“The domestic violence bill presents a form of legal protection for women and children residing in a particular household,” says Zaatari. “I do not see in that any contradiction with Muslim values, unless we are saying that Muslim values support violence against women; or unless we are saying that women are so simple minded and vicious that they would go and appeal to the courts just to spite their husbands. If we value women’s lives, which all faiths should, then we would support a law that protects them.”
The need for a civil law is especially critical as religious courts have demonstrated they are unwilling to assist women facing family violence, says Nadine Mouawad of the grassroots feminist collective Nasawiya, which has been active in lobbying for the adoption of the draft law.
“Across all confessions, the priority of religious courts is to advocate for reconciliation, which often means brushing over the women’s experience of violence. They have been inadequate in offering women shelter, separation rights, financial support, and other important elements of protection.” The amendment to refer cases of domestic violence back to the religious courts therefore “defeats the purpose of the new law,” she says.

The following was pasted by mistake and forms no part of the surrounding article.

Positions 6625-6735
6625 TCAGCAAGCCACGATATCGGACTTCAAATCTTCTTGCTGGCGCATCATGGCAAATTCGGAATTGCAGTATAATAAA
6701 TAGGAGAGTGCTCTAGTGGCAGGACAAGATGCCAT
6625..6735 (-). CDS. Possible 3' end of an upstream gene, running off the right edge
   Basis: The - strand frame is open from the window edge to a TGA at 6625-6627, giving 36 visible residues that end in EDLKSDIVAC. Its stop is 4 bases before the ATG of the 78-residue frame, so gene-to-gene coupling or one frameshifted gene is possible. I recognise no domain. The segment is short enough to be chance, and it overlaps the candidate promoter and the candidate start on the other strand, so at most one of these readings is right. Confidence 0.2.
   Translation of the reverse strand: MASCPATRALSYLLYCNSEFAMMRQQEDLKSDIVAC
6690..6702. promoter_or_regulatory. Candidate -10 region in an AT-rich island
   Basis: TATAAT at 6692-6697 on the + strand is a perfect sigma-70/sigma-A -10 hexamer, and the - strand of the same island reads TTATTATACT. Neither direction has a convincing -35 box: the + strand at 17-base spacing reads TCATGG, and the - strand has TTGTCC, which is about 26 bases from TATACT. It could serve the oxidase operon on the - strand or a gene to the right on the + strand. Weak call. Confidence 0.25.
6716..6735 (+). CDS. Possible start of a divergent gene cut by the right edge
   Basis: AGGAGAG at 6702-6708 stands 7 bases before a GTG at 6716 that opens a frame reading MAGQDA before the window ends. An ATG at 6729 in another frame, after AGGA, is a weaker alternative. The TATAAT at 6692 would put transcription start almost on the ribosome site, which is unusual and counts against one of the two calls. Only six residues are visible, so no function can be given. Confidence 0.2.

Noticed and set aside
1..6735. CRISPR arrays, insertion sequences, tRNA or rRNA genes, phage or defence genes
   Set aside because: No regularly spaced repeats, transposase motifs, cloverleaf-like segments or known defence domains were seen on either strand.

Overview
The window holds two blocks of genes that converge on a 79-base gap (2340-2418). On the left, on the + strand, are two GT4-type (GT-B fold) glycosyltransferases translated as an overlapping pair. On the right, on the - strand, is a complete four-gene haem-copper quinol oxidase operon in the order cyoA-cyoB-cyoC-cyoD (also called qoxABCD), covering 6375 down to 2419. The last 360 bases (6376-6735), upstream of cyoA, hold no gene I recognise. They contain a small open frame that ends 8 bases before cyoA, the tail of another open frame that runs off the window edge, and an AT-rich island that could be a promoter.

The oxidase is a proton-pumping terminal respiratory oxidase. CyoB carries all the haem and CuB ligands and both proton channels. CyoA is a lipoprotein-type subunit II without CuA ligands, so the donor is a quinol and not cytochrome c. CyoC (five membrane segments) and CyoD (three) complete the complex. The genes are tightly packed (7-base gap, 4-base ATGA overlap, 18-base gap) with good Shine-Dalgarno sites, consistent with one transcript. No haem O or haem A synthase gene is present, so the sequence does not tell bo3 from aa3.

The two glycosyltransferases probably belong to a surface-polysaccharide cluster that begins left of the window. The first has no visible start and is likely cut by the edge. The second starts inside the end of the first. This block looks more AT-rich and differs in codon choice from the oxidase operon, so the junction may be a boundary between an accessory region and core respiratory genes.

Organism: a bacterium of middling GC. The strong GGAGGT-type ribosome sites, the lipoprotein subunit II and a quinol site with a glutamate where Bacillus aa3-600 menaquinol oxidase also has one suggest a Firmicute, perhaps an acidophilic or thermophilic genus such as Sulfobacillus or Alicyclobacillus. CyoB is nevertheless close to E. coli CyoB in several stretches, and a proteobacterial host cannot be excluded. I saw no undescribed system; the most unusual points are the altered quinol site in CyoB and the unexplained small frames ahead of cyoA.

Despite the bleak outlook, campaigners have vowed to keep up the pressure on the government in the coming weeks with media campaigns, protests and publicity stunts. If the amended law is approved, says Ammar, it will have “succeeded in silencing the voices of women.”
Nour, meanwhile, had this message for the parliamentary committee: “Where is the family that should be preserved? If the mother is finished, then the whole family is finished and you will simply be the one who contributed to its destruction.” (END/IPS/MM/IP/HD/PI/WO/DM/SS/12)